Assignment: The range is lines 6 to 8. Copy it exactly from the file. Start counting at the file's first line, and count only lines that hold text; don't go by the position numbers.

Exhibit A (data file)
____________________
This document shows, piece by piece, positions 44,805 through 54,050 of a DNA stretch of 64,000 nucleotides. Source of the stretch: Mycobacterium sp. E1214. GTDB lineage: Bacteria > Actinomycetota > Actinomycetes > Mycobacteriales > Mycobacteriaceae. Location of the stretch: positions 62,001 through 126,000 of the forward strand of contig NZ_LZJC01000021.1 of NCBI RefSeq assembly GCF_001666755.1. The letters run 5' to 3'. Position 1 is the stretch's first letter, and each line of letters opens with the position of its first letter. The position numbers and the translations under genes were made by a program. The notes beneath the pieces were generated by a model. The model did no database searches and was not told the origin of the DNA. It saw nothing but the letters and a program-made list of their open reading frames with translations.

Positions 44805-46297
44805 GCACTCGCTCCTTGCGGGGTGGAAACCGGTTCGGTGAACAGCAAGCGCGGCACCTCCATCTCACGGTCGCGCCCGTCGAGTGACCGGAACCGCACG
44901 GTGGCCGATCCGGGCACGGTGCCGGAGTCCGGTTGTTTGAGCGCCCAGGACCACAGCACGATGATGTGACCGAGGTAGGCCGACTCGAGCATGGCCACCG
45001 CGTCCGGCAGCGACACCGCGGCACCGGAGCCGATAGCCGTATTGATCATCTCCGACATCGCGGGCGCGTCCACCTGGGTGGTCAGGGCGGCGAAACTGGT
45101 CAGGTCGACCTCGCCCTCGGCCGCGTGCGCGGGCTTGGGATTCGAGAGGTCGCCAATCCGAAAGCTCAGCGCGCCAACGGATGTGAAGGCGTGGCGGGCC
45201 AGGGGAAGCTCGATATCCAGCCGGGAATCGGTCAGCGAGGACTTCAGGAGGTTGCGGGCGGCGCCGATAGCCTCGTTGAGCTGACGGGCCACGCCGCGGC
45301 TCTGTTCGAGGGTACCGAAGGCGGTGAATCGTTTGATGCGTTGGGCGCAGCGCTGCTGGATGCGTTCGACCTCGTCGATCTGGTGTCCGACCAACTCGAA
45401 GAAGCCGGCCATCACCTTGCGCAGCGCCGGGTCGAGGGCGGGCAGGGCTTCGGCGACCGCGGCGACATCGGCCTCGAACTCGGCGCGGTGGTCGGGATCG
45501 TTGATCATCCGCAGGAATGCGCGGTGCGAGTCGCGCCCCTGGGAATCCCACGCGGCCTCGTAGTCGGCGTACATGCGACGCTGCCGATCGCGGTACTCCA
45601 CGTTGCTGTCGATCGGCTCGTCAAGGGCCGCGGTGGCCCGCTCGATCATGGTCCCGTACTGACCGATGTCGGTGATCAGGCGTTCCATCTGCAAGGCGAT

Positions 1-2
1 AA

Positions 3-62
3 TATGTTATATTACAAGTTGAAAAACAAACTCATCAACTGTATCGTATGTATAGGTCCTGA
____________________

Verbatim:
45101 CAGGTCGACCTCGCCCTCGGCCGCGTGCGCGGGCTTGGGATTCGAGAGGTCGCCAATCCGAAAGCTCAGCGCGCCAACGGATGTGAAGGCGTGGCGGGCC
45201 AGGGGAAGCTCGATATCCAGCCGGGAATCGGTCAGCGAGGACTTCAGGAGGTTGCGGGCGGCGCCGATAGCCTCGTTGAGCTGACGGGCCACGCCGCGGC
45301 TCTGTTCGAGGGTACCGAAGGCGGTGAATCGTTTGATGCGTTGGGCGCAGCGCTGCTGGATGCGTTCGACCTCGTCGATCTGGTGTCCGACCAACTCGAA